5 Simple Ways Dads Can Lead Their Families

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Fatherhood is a high calling. Scripture places the responsibility to lead a family on the shoulders of the husband and father of a household, and therefore all men who desire to see their family flourish and grow in faith must take their assignment seriously. It can be a daunting task, but in reality, being a good leader in the home is less about being a superstar Christian or great theologian and more about doing the basics of being a faithful follower of Jesus. Our task may be hard, but it is not complex. Here are five simple steps every man can take to lead his family well.

1. Take your family to church.

God has designed people to grow in relationships with one another, and the Church is a primary place for that growth to happen in believers. It is not enough for a man to declare himself a Christian but be too preoccupied to attend church; that is a dangerous precedent to set and a surefire way to teach kids that church is optional.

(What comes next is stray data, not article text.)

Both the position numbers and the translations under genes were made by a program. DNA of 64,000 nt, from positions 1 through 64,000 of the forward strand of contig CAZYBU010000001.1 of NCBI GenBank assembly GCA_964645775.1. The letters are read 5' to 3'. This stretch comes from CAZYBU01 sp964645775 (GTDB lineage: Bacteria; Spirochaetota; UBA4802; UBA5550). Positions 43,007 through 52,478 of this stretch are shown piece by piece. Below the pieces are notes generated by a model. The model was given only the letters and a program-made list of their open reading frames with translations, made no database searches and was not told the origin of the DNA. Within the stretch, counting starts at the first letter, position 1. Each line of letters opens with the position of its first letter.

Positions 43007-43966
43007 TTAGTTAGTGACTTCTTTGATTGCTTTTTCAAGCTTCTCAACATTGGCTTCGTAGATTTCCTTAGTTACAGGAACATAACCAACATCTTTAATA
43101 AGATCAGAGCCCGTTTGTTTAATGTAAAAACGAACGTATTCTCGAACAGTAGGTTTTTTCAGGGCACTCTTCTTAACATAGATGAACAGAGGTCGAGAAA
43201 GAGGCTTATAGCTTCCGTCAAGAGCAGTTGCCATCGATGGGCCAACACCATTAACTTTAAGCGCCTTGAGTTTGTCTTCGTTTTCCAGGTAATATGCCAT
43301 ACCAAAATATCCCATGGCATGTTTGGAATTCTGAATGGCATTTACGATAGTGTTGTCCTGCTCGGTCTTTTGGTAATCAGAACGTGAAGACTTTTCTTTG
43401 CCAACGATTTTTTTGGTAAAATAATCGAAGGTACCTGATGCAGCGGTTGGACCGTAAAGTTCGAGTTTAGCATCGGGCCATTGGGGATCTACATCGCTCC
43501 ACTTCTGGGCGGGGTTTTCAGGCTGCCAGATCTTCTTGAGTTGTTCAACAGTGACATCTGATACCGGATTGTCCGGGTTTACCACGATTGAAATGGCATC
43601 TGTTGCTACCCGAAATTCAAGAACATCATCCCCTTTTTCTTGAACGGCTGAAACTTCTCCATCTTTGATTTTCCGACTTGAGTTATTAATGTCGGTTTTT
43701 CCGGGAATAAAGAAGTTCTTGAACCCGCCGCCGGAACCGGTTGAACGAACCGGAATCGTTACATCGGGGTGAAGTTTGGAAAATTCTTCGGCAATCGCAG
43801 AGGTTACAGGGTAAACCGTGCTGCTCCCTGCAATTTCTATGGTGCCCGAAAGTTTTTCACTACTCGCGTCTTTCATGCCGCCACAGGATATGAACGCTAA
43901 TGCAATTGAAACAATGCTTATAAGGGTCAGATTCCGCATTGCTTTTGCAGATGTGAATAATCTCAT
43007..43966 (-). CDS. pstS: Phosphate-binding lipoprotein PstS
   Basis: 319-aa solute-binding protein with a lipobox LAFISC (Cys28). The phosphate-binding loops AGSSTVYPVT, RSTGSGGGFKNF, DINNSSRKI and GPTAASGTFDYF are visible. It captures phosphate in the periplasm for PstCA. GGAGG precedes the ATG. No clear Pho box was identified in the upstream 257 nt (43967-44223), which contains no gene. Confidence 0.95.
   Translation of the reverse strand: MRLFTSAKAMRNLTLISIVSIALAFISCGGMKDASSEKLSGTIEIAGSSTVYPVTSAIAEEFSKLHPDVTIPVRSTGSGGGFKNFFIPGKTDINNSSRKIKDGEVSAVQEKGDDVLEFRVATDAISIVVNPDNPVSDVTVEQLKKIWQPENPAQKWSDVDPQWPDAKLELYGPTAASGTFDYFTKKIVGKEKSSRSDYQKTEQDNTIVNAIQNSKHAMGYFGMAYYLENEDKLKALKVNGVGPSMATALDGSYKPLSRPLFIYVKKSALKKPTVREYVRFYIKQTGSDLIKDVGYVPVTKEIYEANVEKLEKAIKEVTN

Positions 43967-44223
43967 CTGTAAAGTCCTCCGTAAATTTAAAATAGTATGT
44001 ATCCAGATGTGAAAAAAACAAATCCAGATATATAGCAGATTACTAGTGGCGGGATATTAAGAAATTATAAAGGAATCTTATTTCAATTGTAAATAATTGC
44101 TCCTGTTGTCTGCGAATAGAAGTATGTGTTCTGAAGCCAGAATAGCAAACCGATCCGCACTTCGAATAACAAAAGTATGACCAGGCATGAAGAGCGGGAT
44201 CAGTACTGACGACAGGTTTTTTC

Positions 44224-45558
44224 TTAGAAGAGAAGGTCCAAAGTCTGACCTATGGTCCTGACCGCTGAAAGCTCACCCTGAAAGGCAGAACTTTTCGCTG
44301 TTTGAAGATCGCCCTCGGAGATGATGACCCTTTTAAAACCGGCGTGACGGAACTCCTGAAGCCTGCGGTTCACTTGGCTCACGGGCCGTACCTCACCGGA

A godly man must not allow his wife to be the driving force in bringing the family to church. He should assume that responsibility. As the appointed leader, it is his job to “rally the troops” on Sundays and get everyone ready to go. If mom is left to drag dad out of bed and must coax him to get moving in order to be ready on time, he is sending a clear message to the family: church just isn’t a big deal, and it’s not worth being excited about.